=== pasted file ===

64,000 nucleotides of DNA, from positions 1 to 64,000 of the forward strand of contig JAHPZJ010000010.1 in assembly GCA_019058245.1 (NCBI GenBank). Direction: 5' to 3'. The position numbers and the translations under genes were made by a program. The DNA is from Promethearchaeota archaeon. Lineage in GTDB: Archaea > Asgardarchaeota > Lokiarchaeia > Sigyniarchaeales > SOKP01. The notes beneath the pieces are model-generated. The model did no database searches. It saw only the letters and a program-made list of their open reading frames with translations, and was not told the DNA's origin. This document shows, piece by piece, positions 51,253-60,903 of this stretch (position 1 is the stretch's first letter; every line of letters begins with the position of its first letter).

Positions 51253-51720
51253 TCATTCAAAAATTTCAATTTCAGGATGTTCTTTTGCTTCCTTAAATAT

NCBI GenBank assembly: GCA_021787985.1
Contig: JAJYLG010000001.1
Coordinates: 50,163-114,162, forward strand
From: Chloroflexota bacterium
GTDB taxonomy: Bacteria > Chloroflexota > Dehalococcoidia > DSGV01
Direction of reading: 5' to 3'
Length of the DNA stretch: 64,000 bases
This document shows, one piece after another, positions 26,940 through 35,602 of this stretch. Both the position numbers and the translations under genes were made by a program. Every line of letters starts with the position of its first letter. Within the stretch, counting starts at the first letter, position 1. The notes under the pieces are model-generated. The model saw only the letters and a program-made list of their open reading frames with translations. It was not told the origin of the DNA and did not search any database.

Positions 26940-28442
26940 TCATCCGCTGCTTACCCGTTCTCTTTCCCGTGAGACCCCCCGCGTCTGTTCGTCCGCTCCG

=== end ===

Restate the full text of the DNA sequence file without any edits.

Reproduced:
64,000 nucleotides of DNA, from positions 1 to 64,000 of the forward strand of contig JAHPZJ010000010.1 in assembly GCA_019058245.1 (NCBI GenBank). Direction: 5' to 3'. The position numbers and the translations under genes were made by a program. The DNA is from Promethearchaeota archaeon. Lineage in GTDB: Archaea > Asgardarchaeota > Lokiarchaeia > Sigyniarchaeales > SOKP01. The notes beneath the pieces are model-generated. The model did no database searches. It saw only the letters and a program-made list of their open reading frames with translations, and was not told the DNA's origin. This document shows, piece by piece, positions 51,253-60,903 of this stretch (position 1 is the stretch's first letter; every line of letters begins with the position of its first letter).

Positions 51253-51720
51253 TCATTCAAAAATTTCAATTTCAGGATGTTCTTTTGCTTCCTTAAATAT

NCBI GenBank assembly: GCA_021787985.1
Contig: JAJYLG010000001.1
Coordinates: 50,163-114,162, forward strand
From: Chloroflexota bacterium
GTDB taxonomy: Bacteria > Chloroflexota > Dehalococcoidia > DSGV01
Direction of reading: 5' to 3'
Length of the DNA stretch: 64,000 bases
This document shows, one piece after another, positions 26,940 through 35,602 of this stretch. Both the position numbers and the translations under genes were made by a program. Every line of letters starts with the position of its first letter. Within the stretch, counting starts at the first letter, position 1. The notes under the pieces are model-generated. The model saw only the letters and a program-made list of their open reading frames with translations. It was not told the origin of the DNA and did not search any database.

Positions 26940-28442
26940 TCATCCGCTGCTTACCCGTTCTCTTTCCCGTGAGACCCCCCGCGTCTGTTCGTCCGCTCCG